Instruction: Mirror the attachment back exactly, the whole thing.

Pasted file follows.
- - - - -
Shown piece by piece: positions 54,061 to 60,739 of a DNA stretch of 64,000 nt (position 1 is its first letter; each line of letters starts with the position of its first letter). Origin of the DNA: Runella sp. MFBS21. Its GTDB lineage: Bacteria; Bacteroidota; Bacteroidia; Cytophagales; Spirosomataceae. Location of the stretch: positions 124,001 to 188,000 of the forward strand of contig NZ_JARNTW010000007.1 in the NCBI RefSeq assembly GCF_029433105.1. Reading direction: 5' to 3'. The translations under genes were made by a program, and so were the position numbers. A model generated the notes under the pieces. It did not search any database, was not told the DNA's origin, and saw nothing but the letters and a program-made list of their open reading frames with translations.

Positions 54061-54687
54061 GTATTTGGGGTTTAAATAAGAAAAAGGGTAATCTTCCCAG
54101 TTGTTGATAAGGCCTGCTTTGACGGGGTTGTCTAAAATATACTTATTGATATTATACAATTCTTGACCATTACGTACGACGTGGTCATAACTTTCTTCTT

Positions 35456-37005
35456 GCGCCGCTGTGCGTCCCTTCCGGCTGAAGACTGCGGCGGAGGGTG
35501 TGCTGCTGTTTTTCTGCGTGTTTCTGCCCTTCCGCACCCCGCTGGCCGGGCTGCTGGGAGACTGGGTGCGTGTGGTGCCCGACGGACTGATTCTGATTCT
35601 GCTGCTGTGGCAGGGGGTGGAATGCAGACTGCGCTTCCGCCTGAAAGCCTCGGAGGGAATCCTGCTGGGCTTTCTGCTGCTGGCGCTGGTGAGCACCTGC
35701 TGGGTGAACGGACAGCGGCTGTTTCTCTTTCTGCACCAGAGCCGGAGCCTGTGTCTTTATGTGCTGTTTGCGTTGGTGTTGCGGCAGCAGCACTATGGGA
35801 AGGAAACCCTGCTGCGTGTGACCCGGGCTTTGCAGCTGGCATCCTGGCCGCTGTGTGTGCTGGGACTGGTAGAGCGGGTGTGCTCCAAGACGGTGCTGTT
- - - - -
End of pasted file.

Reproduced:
Shown piece by piece: positions 54,061 to 60,739 of a DNA stretch of 64,000 nt (position 1 is its first letter; each line of letters starts with the position of its first letter). Origin of the DNA: Runella sp. MFBS21. Its GTDB lineage: Bacteria; Bacteroidota; Bacteroidia; Cytophagales; Spirosomataceae. Location of the stretch: positions 124,001 to 188,000 of the forward strand of contig NZ_JARNTW010000007.1 in the NCBI RefSeq assembly GCF_029433105.1. Reading direction: 5' to 3'. The translations under genes were made by a program, and so were the position numbers. A model generated the notes under the pieces. It did not search any database, was not told the DNA's origin, and saw nothing but the letters and a program-made list of their open reading frames with translations.

Positions 54061-54687
54061 GTATTTGGGGTTTAAATAAGAAAAAGGGTAATCTTCCCAG
54101 TTGTTGATAAGGCCTGCTTTGACGGGGTTGTCTAAAATATACTTATTGATATTATACAATTCTTGACCATTACGTACGACGTGGTCATAACTTTCTTCTT

Positions 35456-37005
35456 GCGCCGCTGTGCGTCCCTTCCGGCTGAAGACTGCGGCGGAGGGTG
35501 TGCTGCTGTTTTTCTGCGTGTTTCTGCCCTTCCGCACCCCGCTGGCCGGGCTGCTGGGAGACTGGGTGCGTGTGGTGCCCGACGGACTGATTCTGATTCT
35601 GCTGCTGTGGCAGGGGGTGGAATGCAGACTGCGCTTCCGCCTGAAAGCCTCGGAGGGAATCCTGCTGGGCTTTCTGCTGCTGGCGCTGGTGAGCACCTGC
35701 TGGGTGAACGGACAGCGGCTGTTTCTCTTTCTGCACCAGAGCCGGAGCCTGTGTCTTTATGTGCTGTTTGCGTTGGTGTTGCGGCAGCAGCACTATGGGA
35801 AGGAAACCCTGCTGCGTGTGACCCGGGCTTTGCAGCTGGCATCCTGGCCGCTGTGTGTGCTGGGACTGGTAGAGCGGGTGTGCTCCAAGACGGTGCTGTT